May 2009 Supplement

Novel Vaccines and Virology

Vaccines have been around a long time — longer than any other biologic medical products. Since the 1700s, when a British doctor inoculated people against smallpox using Variolae vaccinae (cowpox virus), we’ve referred to such immunizing treatments as “vaccines.” Most children in developed countries grow up knowing there will be occasional “vaccinations,” usually injections, required to get into school and stay there (which may or may not seem like a great thing, depending on who you talk to). Similarly, people…

Q&A with Dr. Florian Wurm

In early April, I chatted with the chair of ESACT, Florian Wurm, a professor of biotechnology in the faculty of life sciences of école Polytechnique Fédérale de Lausanne in Switzerland. As chairman of ESACT, what are your duties? How is the chairperson selected, and how long does he or she serve? How long have you been chair? The ESACT chair is elected from among the members of the executive committee, which are elected by the membership. The executive committee organizes…

Stem Cells and Tissue Engineering

Stem cells are probably the most-discussed — and least understood — potential therapeutics biotechnology offers. Headlines in mainstream media tout their potential benefits and decry their ethical complications. Time magazine featured stem cells on its cover one week in February (1), and an ABC network drama depicted criminals selling stolen cord blood stem cells to the rich and vain as a high-end cosmetic treatment (2). It’s a safe bet that most nonscientists don’t know the difference between embryonic stem cells,…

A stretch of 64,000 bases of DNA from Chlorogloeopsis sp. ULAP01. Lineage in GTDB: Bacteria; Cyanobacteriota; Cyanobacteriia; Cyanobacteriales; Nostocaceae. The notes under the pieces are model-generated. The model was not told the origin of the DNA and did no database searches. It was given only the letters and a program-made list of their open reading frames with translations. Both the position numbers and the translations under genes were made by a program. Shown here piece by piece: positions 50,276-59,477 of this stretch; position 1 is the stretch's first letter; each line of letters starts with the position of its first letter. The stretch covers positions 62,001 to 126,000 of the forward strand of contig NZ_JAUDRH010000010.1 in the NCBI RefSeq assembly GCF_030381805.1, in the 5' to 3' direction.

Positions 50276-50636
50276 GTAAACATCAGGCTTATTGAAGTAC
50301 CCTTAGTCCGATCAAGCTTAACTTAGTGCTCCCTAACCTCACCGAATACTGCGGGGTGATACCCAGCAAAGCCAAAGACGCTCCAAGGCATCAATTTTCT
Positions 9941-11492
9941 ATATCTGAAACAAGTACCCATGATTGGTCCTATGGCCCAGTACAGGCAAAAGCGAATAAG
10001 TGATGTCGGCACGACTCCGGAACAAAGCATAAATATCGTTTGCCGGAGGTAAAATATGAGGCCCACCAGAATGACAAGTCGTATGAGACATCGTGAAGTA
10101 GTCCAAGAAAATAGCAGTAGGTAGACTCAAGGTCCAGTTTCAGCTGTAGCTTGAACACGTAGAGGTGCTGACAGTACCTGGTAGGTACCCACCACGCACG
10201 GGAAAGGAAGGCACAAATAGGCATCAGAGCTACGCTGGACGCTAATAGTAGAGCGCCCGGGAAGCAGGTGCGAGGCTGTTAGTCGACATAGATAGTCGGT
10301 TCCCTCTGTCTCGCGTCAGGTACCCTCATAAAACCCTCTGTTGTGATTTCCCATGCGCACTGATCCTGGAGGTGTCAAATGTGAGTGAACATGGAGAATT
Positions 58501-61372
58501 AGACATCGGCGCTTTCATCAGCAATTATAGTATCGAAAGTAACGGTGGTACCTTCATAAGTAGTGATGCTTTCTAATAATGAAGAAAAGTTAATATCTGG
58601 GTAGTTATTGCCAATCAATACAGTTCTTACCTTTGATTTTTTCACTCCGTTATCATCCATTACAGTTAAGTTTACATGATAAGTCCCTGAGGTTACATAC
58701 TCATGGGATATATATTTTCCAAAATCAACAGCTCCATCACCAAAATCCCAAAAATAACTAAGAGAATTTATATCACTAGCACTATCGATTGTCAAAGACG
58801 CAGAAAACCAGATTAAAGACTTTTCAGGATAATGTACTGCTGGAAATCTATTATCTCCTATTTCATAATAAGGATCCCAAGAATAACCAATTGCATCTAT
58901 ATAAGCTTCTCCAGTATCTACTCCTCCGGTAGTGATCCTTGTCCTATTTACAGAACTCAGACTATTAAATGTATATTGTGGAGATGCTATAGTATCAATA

European Society for Animal Cell Technology 2009 Conference in Dublin, Ireland

    It is a great pleasure for me to express an invitation and welcome message to you for the 21st ESACT Conference in Dublin, Ireland, here in the pages of BioProcess International, one of the most prestigious journals of its kind, “covering the whole development process for the global biotechnology industry.” Ireland is famous for her warmth of heart and poetic spirit, sometimes even brought into conjunction with Irish spirits — uisce beatha, “the water of life” — which…